Angela Schlumbaum and Ceiridwen J. Edwards
This chapter begins by defining ancient DNA and providing a brief history of ancient DNA and its potential for archaeology, followed by discussions of the technological aspects of ancient DNA; ancient DNA methodology; and state of the art, advantages, and disadvantages of wetland/wet sites. Ancient DNA retrieval from waterlogged material remains poorly understood. In many cases, DNA is unfortunately completely destroyed. However, given the rapid evolution of technology, both of instrumentation and development of techniques (e.g., new methods to reduce inhibition), improved results from waterlogged material are expected in the future.
Bruno David and Ian J. McNiven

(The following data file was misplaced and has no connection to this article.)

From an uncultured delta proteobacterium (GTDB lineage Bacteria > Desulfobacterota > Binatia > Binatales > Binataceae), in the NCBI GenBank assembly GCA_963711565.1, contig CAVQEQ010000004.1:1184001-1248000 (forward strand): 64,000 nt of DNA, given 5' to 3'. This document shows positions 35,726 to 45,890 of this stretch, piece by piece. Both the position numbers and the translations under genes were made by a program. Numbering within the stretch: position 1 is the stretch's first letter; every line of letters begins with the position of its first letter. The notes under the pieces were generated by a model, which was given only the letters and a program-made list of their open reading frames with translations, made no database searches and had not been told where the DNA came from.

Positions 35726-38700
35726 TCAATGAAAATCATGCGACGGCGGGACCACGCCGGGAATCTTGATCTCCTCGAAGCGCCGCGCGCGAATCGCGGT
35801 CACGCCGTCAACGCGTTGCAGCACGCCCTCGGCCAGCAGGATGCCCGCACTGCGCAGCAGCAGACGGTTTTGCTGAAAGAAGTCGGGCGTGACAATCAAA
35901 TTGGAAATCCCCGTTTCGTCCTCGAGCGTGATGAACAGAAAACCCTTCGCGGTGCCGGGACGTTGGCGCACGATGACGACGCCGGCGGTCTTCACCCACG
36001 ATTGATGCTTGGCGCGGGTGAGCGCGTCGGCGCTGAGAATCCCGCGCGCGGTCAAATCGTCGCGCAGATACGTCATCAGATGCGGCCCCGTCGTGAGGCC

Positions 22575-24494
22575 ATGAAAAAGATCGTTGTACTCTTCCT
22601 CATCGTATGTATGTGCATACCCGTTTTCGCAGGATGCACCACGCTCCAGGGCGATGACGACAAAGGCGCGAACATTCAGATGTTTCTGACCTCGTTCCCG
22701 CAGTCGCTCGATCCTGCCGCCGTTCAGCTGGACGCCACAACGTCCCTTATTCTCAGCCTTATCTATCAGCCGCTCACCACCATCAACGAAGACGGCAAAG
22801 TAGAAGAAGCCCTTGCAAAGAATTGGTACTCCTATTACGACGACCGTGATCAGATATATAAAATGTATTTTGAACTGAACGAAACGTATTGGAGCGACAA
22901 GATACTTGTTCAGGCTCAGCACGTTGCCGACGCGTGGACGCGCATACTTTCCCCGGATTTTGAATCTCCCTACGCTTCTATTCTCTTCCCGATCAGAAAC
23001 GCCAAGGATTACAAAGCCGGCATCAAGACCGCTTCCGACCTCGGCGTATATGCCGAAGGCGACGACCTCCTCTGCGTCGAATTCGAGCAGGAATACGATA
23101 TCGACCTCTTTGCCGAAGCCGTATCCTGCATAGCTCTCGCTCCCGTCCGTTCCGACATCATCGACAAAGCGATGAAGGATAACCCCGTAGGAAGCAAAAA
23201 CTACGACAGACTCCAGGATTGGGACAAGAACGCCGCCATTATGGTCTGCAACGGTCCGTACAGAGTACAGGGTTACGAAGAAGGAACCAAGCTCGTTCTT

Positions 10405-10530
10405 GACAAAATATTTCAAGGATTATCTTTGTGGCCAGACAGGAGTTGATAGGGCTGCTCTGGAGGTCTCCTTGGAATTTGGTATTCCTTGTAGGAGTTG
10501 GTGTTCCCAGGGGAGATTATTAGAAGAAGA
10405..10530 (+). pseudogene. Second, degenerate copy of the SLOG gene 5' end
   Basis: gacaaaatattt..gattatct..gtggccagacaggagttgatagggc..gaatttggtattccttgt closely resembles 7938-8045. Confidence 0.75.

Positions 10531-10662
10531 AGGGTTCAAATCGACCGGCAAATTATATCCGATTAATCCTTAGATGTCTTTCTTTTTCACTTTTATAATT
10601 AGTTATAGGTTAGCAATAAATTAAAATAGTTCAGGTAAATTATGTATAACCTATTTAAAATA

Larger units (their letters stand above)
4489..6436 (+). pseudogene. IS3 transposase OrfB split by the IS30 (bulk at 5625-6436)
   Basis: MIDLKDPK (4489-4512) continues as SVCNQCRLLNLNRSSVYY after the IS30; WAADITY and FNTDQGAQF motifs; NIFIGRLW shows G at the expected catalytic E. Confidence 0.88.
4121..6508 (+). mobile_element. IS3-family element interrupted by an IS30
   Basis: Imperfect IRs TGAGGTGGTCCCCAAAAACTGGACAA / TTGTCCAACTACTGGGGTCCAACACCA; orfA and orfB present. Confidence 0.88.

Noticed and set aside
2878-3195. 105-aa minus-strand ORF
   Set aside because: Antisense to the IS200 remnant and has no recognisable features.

This Introduction to The Oxford Handbook of the Archaeology and Anthropology of Rock Art highlights a number of conceptual themes and issues that go to the heart of rock art research. Rock art research in the early twenty-first century is daunting in its complexity and scope due largely to major technological advances in digital recording and chronometric dating, the increasing employment of sophisticated methods and theories harnessed not just from archaeology and anthropology but also from a wide array of disciplines, and greater awareness of Indigenous voices, ethical responsibilities, and political sensitivities of working collaboratively with Indigenous communities. As archaeological and anthropological approaches to rock art mutually inform each other’s research agendas, new methodological and theoretical ways of approaching, conceptualising, and historicising rock art symbolism, biography, authorship, gender, sexuality, spiritualism, agency, and relationality continue to develop to shape future research agendas.